Exploring Italian Whisky with PUNI Distillery

thewhiskylady - 2016-07-20

GINspiration: 10 gins you need to try this summer

thewhiskylady - 2016-07-22

SUMMER GIVEAWAY: The Lost Distillery Company x The Whisky Lady

thewhiskylady - 2016-07-21

In the last century, almost one hundred of Scotland’s malt whisky distilleries have been closed or destroyed. This accounts for nearly half of all distilleries that have ever existed in Scotland. Global economic downturn, over production, world wars and prohibition all contributed to the loss of so many distilleries. As a result, many unique and venerable brands have been lost to the world. Until Now…

Afficher l'image d'origine

I am more than happy to announce that I have teamed up with the Lost Distillery Company’s team to offer you a special Summer Giveaway! I know how you enjoy those competitions, and this time, I am offering you the chance to win a full-size bottle of The Auchnagie expression from LDC’s classic range. We chose this specific nectar for its summery profile boasting a pleasant lightness and some delightful floral hints. Trust me, you’ll be in for a treat with a summer twist!





Auchnagie 70

But first, let’s find out more about the Auchnagie Distillery

Auchnagie Distillery existed for almost 100 years, starting work as a remote farmhouse distillery and ending its days as, arguably, the jewel in the crown of a global whisky empire. It had at least seven different owners and was silent for large parts of its life. This was not unusual for small-scale 19th century distilleries, as their precarious existence was often at the mercy of lack of water, lack of money, changes to duty laws and local demand for the product.

Auchnagie Distillery (or Tullymet as it was later known) was located near the hamlet of Tulliemet, approximately 6 miles South East of Pitlochry in Perthshire. The land in this area is rural, a mixture of pasture and rolling hills, with ample supply of water flowing off of the high ground. Local farms in the area (from the 17th century) were built next to the streams, and many generated power by water wheel. Auchnagie Distillery augmented its water supply by constructing a water pool just above the distillery site – the remains of this can be seen to this day.


Auchnagie Distillery enjoyed the best and worst of times – it survived for almost 100 years and was witness to tremendous change in the whisky industry. Railway construction, advances in steam motive power, development of the column or “Coffey” still, advances in yeast technology, and the expansion of the industry from domestic products to global brands to name but a few. The number of different owners illustrate how precarious a distillers’ lot could be – several were declared bankrupt, or simply gave up the tenancy due to lack of money, barley or water. The turnover of tenants had one additional consequence – none of them possessed the finance to upgrade or modernise the distillery.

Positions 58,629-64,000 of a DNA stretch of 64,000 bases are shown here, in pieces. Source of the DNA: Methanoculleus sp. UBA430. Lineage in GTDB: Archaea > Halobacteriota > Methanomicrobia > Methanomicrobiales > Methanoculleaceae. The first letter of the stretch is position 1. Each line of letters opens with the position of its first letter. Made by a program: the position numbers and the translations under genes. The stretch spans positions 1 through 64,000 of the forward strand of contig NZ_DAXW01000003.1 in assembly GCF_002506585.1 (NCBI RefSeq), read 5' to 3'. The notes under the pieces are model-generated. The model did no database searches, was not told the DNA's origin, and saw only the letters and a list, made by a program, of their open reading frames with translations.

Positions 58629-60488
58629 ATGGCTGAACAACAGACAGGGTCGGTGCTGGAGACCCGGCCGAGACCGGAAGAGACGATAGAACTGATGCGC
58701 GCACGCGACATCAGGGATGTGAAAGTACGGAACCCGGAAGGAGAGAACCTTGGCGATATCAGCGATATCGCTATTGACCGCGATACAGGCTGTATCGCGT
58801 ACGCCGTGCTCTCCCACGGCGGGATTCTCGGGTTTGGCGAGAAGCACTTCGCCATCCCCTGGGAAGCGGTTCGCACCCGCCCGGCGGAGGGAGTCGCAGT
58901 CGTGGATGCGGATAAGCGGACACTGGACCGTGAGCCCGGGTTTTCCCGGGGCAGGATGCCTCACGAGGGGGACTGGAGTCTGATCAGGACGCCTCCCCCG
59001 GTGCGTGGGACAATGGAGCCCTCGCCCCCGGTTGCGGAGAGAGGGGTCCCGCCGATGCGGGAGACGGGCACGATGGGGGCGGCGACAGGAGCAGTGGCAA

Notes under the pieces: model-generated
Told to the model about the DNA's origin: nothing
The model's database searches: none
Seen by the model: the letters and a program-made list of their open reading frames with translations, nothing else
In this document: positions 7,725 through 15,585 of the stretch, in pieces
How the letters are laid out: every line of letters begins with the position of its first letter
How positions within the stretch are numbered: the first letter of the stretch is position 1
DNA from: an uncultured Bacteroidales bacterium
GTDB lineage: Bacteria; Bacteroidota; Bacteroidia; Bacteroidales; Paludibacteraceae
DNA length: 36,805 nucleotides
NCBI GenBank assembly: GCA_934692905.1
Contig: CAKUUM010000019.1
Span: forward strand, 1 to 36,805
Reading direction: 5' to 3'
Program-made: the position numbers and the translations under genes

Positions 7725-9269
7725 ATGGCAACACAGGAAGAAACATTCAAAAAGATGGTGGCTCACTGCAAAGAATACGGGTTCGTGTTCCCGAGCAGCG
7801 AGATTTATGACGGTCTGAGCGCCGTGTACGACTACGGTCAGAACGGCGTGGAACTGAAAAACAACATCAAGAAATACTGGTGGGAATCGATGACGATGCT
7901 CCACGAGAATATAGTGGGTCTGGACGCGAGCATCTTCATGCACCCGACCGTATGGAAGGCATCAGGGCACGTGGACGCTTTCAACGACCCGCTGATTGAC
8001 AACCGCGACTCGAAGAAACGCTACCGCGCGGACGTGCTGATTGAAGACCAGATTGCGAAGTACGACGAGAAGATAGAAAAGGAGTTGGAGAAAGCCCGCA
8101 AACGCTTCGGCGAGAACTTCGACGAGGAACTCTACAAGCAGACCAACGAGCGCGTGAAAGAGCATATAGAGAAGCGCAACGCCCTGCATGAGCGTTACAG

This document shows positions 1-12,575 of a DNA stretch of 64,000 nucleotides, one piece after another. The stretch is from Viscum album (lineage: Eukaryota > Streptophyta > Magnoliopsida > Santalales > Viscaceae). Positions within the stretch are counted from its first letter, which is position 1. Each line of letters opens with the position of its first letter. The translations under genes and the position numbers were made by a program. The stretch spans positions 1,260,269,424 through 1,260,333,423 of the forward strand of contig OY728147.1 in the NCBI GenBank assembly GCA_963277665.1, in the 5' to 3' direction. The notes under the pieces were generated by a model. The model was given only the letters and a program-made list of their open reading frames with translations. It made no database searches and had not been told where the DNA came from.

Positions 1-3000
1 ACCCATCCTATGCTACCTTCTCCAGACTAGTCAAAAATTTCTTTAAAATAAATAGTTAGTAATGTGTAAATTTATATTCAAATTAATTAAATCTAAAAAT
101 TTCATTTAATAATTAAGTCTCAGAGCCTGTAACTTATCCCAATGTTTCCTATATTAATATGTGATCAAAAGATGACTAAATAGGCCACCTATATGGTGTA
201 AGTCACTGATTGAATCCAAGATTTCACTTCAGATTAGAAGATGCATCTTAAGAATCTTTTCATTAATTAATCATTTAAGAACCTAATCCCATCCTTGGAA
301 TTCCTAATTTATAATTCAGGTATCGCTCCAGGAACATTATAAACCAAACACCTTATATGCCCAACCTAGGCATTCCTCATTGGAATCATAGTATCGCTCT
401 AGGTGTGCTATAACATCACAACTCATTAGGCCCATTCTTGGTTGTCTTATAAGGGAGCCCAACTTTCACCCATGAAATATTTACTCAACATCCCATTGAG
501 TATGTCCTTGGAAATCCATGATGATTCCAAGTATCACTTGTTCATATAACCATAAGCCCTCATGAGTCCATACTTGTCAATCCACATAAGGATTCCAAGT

Auchnagie’s location was far from ideal, but that was not the principal reason for its eventual closure. From a post-industrial perspective, Auchnagie was old, small and inefficient, particularly compared with the modern industrial distilleries constructed by Charles Doig. Transport links were poor and outdated.

Tommy Dewar’s achievements seemed to guarantee security – although this turned out to be a veneer. Demand for Dewar’s whiskies outstripped the capacity of Auchnagie, and when compared with their new distillery in Aberfeldy, the asset in Tulliemet appeared an expensive liability.


Today, the water pool remains and can be inspected as it is on Atholl Estates land, but it is an overgrown weed bed. The old water course is stone-lined for quite a distance upstream, creating a deep channel for funnelling water down to the distillery.

The pool itself is pear-shaped, approximately 25 metres long, and 15 metres at its widest. There are the remains of a concrete sluice gate at the bottom. Woodside Cottage remains and is occupied – the garden gives amazing views and one can imagine John Douglas spending his summer tending his vegetables during the silent season.

A bonded warehouse remains intact, opposite Woodside Cottage, and is currently used as a garage. Aside from some old stone walls, there is little evidence of the old distillery itself, or the renowned whisky it produced


Want to know more about The Lost Distillery Company?

The Lost Distillery Company is a boutique Scotch Whisky Maker using detailed research to recreate the profiles of lost nectars.  Their Master Archivist has pieced together the story of how whiskies from closed distilleries might have tasted when last distilled. The whisky making team then use this research to marry single malt whiskies from different distilleries to achieve LDC’s goal: present day interpretations of long lost whisky legends.

Find out more at lost-distillery.com



Please add social media services by going to 'Theme Options > Social > Add share services'